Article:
1. CHANGES TO THE MINNESOTA HUMAN RIGHTS ACT Effective May 23, 2016, the Minnesota Human Rights Act was amended through the addition of new provisions governing lawsuits related to claims for violations of the MHRA regarding architectural and communication barriers in public accommodations. The new law amends the statute of limitations applicable to public accommodation cases, requires attorneys to send at a minimum a statutory short form demand letter before filing a claim and provides affirmative defenses for defendants in these types of cases.
2. MINIMUM WAGE REMINDERS On August 1, 2016, the state of Minnesota’s current minimum wage requirements will be increasing. For large employers within the state (employers with at least $500,000 of annual gross revenue) will increase from $9.00 to $9.50 per hour. For small employers (employers with less than $500,000 in annual gross revenue), workers under the age of 18, and trainees under the age of 20 for the first 90 calendar days of employment, minimum wage will increase from $7.25 per hour to $7.75 per hour. Where federal and state laws have different minimum wage rates, the higher standard applies. Currently, the federal minimum wage is $7.25.
1. Effective January 1, 2018, the state’s minimum wage will be indexed for inflation, which will be capped at 2.5 percent per year.
2. Restaurants and other Minnesota employers who utilize tipped employees should be aware that Minnesota does not permit tip credits, nor does it require employers of tipped employees to pay minimum wage.
MNVEST IS COMING
On June 20, 2016, a new law governing equity crowdfunding via the Internet will go into effect in Minnesota. Under this new law called MNvest, Minnesota residents can buy securities offered by a Minnesota business so long as the securities provide the investor with the opportunity to share in the company’s profits or get a financial return on his or her investment. This law only applies to Minnesota-based businesses soliciting funds from Minnesota residents. Key provisions of MNvest include:
1. The investment must be offered by the Minnesota business only through an online MNvest internet “portal” run by a portal operator or broker-dealer registered with the Commerce Department.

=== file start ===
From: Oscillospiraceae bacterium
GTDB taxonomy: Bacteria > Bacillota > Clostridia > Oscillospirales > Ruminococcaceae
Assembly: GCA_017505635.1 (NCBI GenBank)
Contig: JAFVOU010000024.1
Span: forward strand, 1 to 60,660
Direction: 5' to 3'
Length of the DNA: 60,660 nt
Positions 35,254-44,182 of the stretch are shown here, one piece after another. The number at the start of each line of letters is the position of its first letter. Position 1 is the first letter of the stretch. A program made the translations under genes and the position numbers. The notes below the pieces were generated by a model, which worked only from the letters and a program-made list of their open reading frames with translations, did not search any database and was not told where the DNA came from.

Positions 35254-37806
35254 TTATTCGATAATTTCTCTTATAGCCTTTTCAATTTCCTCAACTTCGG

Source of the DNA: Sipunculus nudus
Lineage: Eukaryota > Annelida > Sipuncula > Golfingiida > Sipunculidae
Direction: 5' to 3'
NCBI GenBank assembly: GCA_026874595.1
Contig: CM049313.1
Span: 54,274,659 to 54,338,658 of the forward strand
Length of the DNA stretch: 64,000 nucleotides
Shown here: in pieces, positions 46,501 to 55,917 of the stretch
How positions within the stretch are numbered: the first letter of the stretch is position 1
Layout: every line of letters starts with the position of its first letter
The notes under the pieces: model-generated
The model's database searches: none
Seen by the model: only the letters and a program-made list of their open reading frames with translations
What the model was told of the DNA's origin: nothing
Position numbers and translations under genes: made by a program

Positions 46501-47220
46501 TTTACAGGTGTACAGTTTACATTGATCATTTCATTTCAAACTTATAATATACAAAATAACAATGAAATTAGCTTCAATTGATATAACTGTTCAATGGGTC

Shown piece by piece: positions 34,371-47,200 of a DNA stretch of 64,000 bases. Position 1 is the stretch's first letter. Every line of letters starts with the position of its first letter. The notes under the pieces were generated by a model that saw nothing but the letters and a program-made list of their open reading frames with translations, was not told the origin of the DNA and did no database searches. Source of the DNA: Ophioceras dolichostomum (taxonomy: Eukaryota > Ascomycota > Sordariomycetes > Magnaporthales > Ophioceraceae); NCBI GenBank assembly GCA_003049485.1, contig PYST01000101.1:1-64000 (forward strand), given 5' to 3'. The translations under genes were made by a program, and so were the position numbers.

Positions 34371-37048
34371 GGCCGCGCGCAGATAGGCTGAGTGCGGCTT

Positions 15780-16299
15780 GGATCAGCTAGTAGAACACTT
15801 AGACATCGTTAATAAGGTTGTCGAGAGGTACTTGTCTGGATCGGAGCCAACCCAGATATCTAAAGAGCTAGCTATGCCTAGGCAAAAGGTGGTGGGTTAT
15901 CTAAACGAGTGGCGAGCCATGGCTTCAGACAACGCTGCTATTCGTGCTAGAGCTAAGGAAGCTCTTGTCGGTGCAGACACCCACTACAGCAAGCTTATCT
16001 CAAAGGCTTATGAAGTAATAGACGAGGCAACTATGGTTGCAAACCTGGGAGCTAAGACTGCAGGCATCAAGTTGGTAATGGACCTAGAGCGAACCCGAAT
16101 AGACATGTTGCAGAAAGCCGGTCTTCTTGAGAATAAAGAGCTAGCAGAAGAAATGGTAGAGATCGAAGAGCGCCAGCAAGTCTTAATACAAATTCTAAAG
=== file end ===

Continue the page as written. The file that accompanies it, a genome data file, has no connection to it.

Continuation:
2. The Minnesota business may raise up to $2 million in a 12-month period if its financial statements have been audited or reviewed by a certified public accountant or up to $1 million in a 12-month period if its financial statements have not been audited or reviewed by a certified public accountant.
3. Individuals may invest up to $10,000 in connection with a single MNvest offering. This ceiling does not apply to “accredited” investors, i.e. those investors with high incomes or net worth that qualify them as accredited under federal securities laws.
FOR MORE INFORMATION ON ANY OF THE UPDATES IN THIS EDITION OF THE BULLETIN, GO TO WWW.BLACKLAWMN.COM, CALL 763.441.7040 OR STOP IN AND VISIT WITH ONE THE ELK RIVER BLACK LAW ATTORNEYS OR LEGAL ASSISTANTS.
© 2016 Black Johnson Kaufman Blustin, Ltd. This edition of the Bulletin was prepared by the lawyers at Black Johnson Kaufman Blustin, Ltd., a general practice law firm serving the Northwest suburbs, the Twin Cities and Minnesota. This newsletter was written as a purely public resource of general information that is intended, but not guaranteed, to be correct and complete. It is not intended to be a source of solicitation or legal advice. This information is not intended to create and receipt of it does not constitute an attorney-client relationship. The reader should not rely or act upon any information in this site without seeking professional legal counsel.